If you play an instrument yourself, there’s no better way to encourage a love of music than to show off your own passions. Strumming along on a guitar, playing a tune on the piano, or singing one of your favorite ballads can show your kiddo just how magical music can be. Whether you gather together in the living room singing holiday carols or teach them your favorite rock song, you’ll make them look forward to musical interludes and create special memories in the process. You don’t have to be a musical genius, either. Even if you know only a few chords or can plunk out just a song or two, the impact you’ll have on their life will be huge.

Create a Playlist

Whether or not you possess any musical talent yourself, you can still share your love of music by creating a special playlist to introduce your preschool children to some favorite artists or songs. Whether you’re into 1970’s rock or classical sonatas, you can design a modern mixtape to delight your toddler’s eardrums. Although it might be nice to include some music that’s specifically made for preschoolers to enjoy, it’s nice to have a variety of musical genres. That way, your child will be exposed to new styles and might discover a beat or melody they can’t get enough of.

Get Culturally Involved

In addition to enrolling your child in a top preschool near you that addresses the importance of music, it’s also a good idea to experience musical events as a family. Consider attending free music events at local festivals, getting tickets for a philharmonic concert or family friendly musical, or seeing a children’s music artist in concert. Your child won’t be able to help moving their body to the beat — and you’ll probably enjoy yourself immensely, too.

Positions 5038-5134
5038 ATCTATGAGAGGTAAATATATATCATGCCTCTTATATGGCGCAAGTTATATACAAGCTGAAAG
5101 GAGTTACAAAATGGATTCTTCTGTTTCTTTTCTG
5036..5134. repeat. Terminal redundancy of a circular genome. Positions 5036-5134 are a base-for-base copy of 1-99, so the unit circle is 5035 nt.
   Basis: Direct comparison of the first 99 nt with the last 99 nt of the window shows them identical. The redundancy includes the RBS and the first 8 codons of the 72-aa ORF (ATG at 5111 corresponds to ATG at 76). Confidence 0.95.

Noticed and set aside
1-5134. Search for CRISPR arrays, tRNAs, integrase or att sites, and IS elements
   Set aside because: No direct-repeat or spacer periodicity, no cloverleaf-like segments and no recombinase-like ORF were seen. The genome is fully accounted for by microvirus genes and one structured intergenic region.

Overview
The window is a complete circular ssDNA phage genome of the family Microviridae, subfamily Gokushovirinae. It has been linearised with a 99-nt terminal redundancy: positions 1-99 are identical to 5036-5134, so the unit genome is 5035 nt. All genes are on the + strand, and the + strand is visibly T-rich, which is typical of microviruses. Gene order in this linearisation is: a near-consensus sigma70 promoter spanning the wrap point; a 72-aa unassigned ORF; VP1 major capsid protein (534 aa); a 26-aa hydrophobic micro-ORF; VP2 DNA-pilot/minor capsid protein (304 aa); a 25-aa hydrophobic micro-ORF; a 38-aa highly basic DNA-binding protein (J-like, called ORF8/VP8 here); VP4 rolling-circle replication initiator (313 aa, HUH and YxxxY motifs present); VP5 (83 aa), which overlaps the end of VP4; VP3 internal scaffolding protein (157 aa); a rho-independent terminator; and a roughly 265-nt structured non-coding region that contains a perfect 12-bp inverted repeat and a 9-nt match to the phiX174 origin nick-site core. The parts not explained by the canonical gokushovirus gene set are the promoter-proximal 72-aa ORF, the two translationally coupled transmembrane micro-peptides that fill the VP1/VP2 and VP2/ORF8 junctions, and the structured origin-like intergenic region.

Since three-fourths of young children in the U.S. participate in a preschool program, there’s arguably no better way to ensure your child experiences early exposure to music than to ensure it’s included as part of their education. Deciding on a top preschool near you isn’t always easy, but having music be part of the regular activities offered in the preschool classroom can make a huge difference in your child’s development.

It’s essential to remember that the arts should be part of the classroom experience. With this information in mind, you’ll encourage a love of music in your child before they even come to class.

To learn more about our preschool music curriculum, please contact us to schedule a tour today.